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Thread: New Movement: How hard can it actually be?

  1. #1
    Member BillyR___'s Avatar
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    New Movement: How hard can it actually be?

    I've had this idea floating around in my head for a while now, and would love some input. If someone were to take up the task of making their own movement, disregarding patents and everything else that might get in the way, how difficult (the definition of difficult being genuinely hard to figure out, not time consuming, because time isn't an issue) could it actually be? Say you want to start from scratch and you have the math, metal, jewels and tools to do it. I'm talking about a movement, not a case. The only thing that might need to be borrowed would be a hairspring.

    The possibility of recreating a movement is ok. I'm more interested in the development and construction process.
    B.-

  2. #2
    Quote Originally Posted by BillyR___ View Post
    disregarding patents and everything else that might get in the way, how difficult (the definition of difficult being genuinely hard to figure out, not time consuming, because time isn't an issue) could it actually be?
    I don't think there any patents standing in your way, unless you're plagiarising.

    and a lot all comes down to level of finish you are achieving .... and a steep learning curve of actually developing the skills, and that depends how adept you are in the first place...

  3. #3
    and how small you want it to be..... and how accurate you want it to be.....

    You want to buy a copy of something like George Daniels watchmaking (like wot I've got )

    George Daniels


    Watchmaking: Amazon.co.uk: George Daniels: 9780856677045 ...

    (Ignore the price there , it can be got (in hardback) for about 40)

  4. #4
    Quote Originally Posted by Seriously View Post
    I don't think there any patents standing in your way, unless you're plagiarising.

    and a lot all comes down to level of finish you are achieving .... and a steep learning curve of actually developing the skills, and that depends how adept you are in the first place...
    Oh, there'd be patents in your way alright. You couldn't make a balance out of titanium or a jeweled rotor pivot without Hayek Jr. or the ghost of Hans Wilsdorf trying to sue your arse.

  5. #5
    Quote Originally Posted by Domo View Post
    Oh, there'd be patents in your way alright. You couldn't make a balance out of titanium or a jeweled rotor pivot without Hayek Jr. or the ghost of Hans Wilsdorf trying to sue your arse.
    If there are any patents in the areas you mention, they'd only really be interested if you were going for a commercial watch , I doubt they'd bat an eyelid if you're making one for yourself ..... and anyway , just outsource these parts and purchase in

  6. #6
    There's an awful lot of physics to contend with and the maths of calculating the torque out of a spring, across a half dozen wheels and into an escapement that will give a balance a nudge just so is pretty intimidating. Over so many variables a suck it and see approach probably wouldn't be terribly effective. I guess that the bottom line is that you'd need to get the theory right and I suspect that means an extended technical apprenticeship. Exactly the same issue comes up with the metallurgy. Anyone can harden brass or steel, but making it hard enough not bend or spread while making it so brittle that it will snap would be a trial once again, an intuitive grasp of 'just right' would take endless practice and/or a good teacher. So I guess, from those two examples and like many things, once you are standing on the shoulders of giants (as Newton put it) and have the appropriate tools then I guess it wouldn't be that hard. It's the getting ready to start that would take the time, money and effort.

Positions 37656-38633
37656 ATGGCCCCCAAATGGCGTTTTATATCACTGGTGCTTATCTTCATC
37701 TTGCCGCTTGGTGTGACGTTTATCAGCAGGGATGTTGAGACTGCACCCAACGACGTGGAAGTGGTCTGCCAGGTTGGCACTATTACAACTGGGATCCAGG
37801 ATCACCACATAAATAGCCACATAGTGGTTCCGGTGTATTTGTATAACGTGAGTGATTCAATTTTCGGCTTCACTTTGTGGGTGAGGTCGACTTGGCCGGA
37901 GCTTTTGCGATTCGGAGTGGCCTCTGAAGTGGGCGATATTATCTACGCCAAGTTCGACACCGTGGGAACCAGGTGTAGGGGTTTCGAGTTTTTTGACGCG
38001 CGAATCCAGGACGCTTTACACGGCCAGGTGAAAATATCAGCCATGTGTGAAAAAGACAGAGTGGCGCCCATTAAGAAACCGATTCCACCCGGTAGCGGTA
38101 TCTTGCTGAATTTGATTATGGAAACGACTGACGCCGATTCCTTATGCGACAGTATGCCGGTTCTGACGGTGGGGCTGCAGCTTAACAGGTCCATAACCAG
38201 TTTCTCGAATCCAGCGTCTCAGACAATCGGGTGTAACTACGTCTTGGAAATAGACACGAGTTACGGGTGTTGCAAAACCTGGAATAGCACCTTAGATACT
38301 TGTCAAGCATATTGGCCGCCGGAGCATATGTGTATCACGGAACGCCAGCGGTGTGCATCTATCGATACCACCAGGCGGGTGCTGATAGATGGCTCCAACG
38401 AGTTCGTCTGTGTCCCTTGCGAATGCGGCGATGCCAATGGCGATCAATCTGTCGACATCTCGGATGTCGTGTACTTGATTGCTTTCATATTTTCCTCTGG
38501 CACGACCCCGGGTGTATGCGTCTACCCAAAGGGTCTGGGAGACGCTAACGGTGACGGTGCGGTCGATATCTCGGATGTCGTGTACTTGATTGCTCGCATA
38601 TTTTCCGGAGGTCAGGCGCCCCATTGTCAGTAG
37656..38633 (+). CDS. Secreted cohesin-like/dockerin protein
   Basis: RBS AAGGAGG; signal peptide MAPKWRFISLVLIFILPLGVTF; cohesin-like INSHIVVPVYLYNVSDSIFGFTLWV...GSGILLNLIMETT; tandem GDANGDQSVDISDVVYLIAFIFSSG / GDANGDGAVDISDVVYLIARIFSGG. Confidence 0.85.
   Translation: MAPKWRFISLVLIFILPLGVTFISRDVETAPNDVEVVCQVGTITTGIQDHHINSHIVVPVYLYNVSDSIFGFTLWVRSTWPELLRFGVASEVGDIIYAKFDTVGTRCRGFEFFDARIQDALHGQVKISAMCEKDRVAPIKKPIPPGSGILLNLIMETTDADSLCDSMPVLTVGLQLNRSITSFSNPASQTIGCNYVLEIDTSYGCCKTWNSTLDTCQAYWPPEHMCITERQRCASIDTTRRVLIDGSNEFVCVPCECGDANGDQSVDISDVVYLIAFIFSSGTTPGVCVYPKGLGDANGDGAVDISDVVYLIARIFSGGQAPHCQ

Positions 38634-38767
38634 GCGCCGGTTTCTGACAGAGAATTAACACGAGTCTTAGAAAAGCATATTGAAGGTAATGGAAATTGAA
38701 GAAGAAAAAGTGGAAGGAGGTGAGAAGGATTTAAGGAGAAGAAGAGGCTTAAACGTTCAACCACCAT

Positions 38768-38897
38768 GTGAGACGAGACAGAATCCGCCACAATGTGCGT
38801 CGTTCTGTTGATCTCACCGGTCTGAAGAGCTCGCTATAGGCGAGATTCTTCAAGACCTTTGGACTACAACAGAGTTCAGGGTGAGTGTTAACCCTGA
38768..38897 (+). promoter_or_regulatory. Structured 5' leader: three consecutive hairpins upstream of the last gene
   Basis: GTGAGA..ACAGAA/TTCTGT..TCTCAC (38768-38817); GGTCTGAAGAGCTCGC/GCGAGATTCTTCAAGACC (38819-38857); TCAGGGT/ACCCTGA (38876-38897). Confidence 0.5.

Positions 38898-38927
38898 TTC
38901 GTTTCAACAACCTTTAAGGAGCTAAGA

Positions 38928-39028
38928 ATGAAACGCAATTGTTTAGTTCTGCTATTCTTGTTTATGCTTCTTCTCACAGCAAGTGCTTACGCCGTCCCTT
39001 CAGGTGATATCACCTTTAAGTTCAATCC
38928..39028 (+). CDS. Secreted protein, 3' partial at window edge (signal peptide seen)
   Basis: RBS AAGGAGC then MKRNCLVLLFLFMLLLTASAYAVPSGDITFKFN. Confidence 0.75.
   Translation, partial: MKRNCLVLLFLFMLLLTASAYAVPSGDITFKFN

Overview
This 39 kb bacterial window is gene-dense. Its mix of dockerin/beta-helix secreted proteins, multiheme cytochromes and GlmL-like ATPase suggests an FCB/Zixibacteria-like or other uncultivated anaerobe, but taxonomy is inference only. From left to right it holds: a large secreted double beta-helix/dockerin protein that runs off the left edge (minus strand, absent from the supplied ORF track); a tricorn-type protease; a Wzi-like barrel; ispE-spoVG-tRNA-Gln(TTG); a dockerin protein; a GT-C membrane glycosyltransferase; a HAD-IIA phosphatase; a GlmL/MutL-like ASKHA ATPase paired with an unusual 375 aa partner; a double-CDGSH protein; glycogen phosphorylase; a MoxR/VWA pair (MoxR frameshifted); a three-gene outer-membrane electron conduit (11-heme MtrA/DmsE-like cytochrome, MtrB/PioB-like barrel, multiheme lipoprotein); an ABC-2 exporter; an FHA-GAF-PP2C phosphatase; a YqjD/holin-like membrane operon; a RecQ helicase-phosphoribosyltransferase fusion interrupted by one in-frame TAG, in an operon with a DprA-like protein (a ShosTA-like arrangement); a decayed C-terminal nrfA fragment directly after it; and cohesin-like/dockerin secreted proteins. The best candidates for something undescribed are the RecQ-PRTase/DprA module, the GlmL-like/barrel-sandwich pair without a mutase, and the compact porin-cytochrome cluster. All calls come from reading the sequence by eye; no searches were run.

7. #7
    Quote Originally Posted by Matt View Post
    It's the getting ready to start that would take the time
    Yeah , after all George Daniels took 250 years !!

    It says so in the link

    The greatest watchmaker of the last 250 years

  8. #8
    Hall Monitor Samanator's Avatar
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    I think it depends on what your going for. There are some great articles on watchtime.com about the development of the Tag V4 and that took over 7 years, but it is a pretty wild design. I believe the Breitling B1 chronograph was about 5 years. So my guess is 3-5 years is a reasonable estimate. Now if your doing all the tooling then that could be a whole other time table all together.
    Cheers,

    Michael

    Tell everyone you saw it on IWL!

  9. #9
    I have bunch of pdf books on watch-making principles and I've always toyed with the idea of modelling a basic movement in cad.

    I'm off for four weeks so maybe this is an excuse to "design" a movement.

    The arrangement of parts doesn't seem too complex. I reckon my first sticking point would be modelling the gear teeth and getting the setting correct along the train.

    It's a good thing the gearing is pretty "standard"; that'll save me some headache but I can forsee me also struggling with the spacing of the teeth.

  10. #10
    ...man I am so out of touch with AutoCAD...

    even doing this basic bit of packaging took me an hour.




    ...and that feels like maybe 1% of the job...

    I can't even to begin how much of a headache this will be once I start extruding parts
    Last edited by drunken monkey; May 9, 2015 at 11:51 PM.

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